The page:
Leading up to the 1994 Winter Olympics, Tonya Harding’s ex-husband, Jeff Gillooly, tried to break competitor Nancy Kerrigan’s knees, and the incident pitted the two against one another like Good vs. Evil: Nancy, tall and beautiful, dressed in white, vs. Tonya’s thin-lipped trailer-trash demeanor. Nancy went on to win Silver that year and an all-American heroine was made. Then she stepped in it, insulting her $2MM sponsor Disney when she said, regarding a promotional appearance she was obligated to make, “This is dumb. I hate it. This is the most corniest thing I have ever done.” America was shocked. Nancy retired from competition. David Letterman quipped, “what if it turned out that Nancy was the evil one after all?”
During the PC wars of the 80’s and 90’s, Microsoft and Apple were similarly pitted: Windows for PC black boxes, closed technology, apparently run by malicious, greedy men who wanted nothing less than to crush the competition and dominate the world; and Apple, brave, noble, enlightened, light-colored, toiling to free mankind from software bondage. To many Americans, the rivalry was on the level of Darth Vader vs. Luke Skywalker.
Fast forward to present. Bill Gates, alongside wife Melinda and Bono, TIME’s People of the Year. A visionary, a great man, the most generous philanthropist the world has ever known. Who could have predicted it? Things change quickly.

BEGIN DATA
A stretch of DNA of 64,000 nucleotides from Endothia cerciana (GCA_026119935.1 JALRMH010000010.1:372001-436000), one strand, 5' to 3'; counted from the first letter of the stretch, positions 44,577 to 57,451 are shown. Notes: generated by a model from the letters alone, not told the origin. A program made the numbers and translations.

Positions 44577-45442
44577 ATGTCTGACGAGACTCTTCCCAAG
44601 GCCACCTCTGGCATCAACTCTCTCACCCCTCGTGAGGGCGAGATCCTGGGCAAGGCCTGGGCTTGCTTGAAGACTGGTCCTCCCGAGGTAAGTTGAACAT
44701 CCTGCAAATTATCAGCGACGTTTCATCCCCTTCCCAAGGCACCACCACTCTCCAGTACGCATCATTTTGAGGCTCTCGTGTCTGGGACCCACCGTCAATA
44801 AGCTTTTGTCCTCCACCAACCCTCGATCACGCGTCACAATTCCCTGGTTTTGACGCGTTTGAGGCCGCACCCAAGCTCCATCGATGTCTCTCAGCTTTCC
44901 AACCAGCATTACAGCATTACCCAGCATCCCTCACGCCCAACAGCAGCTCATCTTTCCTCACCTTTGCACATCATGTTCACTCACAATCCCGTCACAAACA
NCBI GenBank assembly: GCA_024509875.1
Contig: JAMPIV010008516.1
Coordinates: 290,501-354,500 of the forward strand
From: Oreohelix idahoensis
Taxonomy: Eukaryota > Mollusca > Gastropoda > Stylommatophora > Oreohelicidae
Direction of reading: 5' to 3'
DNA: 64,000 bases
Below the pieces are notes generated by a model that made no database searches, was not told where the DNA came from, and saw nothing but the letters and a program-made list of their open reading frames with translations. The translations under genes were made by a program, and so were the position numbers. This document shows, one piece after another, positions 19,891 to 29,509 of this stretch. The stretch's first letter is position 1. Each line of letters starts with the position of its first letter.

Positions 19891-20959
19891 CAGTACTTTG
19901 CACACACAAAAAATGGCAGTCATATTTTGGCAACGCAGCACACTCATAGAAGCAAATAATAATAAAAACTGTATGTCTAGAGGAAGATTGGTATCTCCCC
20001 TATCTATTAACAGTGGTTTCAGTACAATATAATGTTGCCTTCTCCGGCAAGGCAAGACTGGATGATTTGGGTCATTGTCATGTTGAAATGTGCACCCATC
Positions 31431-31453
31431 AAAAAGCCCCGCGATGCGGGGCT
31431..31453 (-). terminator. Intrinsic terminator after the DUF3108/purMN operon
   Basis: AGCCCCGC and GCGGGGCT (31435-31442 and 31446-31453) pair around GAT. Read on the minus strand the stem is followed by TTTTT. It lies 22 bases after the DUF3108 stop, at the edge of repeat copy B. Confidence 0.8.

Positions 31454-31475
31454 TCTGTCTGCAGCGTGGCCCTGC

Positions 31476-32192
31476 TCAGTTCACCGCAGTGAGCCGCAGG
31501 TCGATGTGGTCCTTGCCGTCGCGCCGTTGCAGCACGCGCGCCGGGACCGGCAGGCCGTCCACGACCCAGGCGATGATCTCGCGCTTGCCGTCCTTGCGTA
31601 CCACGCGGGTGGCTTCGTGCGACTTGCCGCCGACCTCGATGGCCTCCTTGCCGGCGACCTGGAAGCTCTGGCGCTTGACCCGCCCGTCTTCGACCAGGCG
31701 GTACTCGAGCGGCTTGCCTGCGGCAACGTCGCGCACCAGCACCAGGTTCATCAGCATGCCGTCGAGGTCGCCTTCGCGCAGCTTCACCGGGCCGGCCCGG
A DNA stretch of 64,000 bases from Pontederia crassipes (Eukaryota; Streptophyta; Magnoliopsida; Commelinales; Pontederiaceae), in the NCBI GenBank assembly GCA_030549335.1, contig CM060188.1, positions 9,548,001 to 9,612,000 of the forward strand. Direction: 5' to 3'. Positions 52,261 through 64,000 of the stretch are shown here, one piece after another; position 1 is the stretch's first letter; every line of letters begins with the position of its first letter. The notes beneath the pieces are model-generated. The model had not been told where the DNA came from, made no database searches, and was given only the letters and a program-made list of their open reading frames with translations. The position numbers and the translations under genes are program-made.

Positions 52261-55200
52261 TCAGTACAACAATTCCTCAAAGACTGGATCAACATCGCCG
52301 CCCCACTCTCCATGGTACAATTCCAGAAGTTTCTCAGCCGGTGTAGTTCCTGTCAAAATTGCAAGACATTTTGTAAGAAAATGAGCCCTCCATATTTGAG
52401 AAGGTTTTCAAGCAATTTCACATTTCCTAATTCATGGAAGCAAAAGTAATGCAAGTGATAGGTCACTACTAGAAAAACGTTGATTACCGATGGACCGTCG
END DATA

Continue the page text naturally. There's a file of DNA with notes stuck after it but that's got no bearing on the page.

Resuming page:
Google recently announced that its phone will be based on open-source technology, right down to the OS. Any programmer will be able to create applications, from social-networking applications to photo-share programs to multi-player games.
iPhone by contrast? Closed technology. Applications by Apple. Look at the thing: there’s no apparent way to open the device short of smashing it. What happened to the Apple of 1984?
What if it turned out that Apple was the evil one after all?
Apple’s reaction to Google’s announcement remains to be seen. Will they break down the walls? Or will Open- vs. Closed-source be the key difference between these new competitors? Do the best programmers Apple has stand a chance against a worldwide legion of independent developers?
Whether Apple prevails or consumers choose an open-source platform like the Google Phone will be revealed early next year, at the cash register.
– Andrew Morse